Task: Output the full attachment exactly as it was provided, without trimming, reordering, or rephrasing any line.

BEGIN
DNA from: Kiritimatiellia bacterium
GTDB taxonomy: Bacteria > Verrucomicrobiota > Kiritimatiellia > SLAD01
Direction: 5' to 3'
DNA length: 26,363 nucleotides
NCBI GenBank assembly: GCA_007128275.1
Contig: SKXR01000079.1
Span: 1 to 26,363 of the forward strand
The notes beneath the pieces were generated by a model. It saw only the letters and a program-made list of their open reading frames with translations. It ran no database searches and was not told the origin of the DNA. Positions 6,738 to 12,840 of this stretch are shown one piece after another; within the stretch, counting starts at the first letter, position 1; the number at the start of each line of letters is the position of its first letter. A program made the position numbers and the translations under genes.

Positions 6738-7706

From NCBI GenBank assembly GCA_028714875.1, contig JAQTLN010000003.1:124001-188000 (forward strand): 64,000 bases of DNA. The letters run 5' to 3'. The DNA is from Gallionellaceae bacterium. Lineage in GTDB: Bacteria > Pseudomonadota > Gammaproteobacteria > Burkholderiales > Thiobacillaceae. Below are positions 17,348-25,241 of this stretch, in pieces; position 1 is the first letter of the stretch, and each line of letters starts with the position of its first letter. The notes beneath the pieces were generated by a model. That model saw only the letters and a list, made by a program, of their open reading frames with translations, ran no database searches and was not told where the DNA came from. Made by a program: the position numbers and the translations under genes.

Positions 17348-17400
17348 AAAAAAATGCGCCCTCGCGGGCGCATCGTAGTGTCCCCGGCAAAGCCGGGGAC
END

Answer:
DNA from: Kiritimatiellia bacterium
GTDB taxonomy: Bacteria > Verrucomicrobiota > Kiritimatiellia > SLAD01
Direction: 5' to 3'
DNA length: 26,363 nucleotides
NCBI GenBank assembly: GCA_007128275.1
Contig: SKXR01000079.1
Span: 1 to 26,363 of the forward strand
The notes beneath the pieces were generated by a model. It saw only the letters and a program-made list of their open reading frames with translations. It ran no database searches and was not told the origin of the DNA. Positions 6,738 to 12,840 of this stretch are shown one piece after another; within the stretch, counting starts at the first letter, position 1; the number at the start of each line of letters is the position of its first letter. A program made the position numbers and the translations under genes.

Positions 6738-7706

From NCBI GenBank assembly GCA_028714875.1, contig JAQTLN010000003.1:124001-188000 (forward strand): 64,000 bases of DNA. The letters run 5' to 3'. The DNA is from Gallionellaceae bacterium. Lineage in GTDB: Bacteria > Pseudomonadota > Gammaproteobacteria > Burkholderiales > Thiobacillaceae. Below are positions 17,348-25,241 of this stretch, in pieces; position 1 is the first letter of the stretch, and each line of letters starts with the position of its first letter. The notes beneath the pieces were generated by a model. That model saw only the letters and a list, made by a program, of their open reading frames with translations, ran no database searches and was not told where the DNA came from. Made by a program: the position numbers and the translations under genes.

Positions 17348-17400
17348 AAAAAAATGCGCCCTCGCGGGCGCATCGTAGTGTCCCCGGCAAAGCCGGGGAC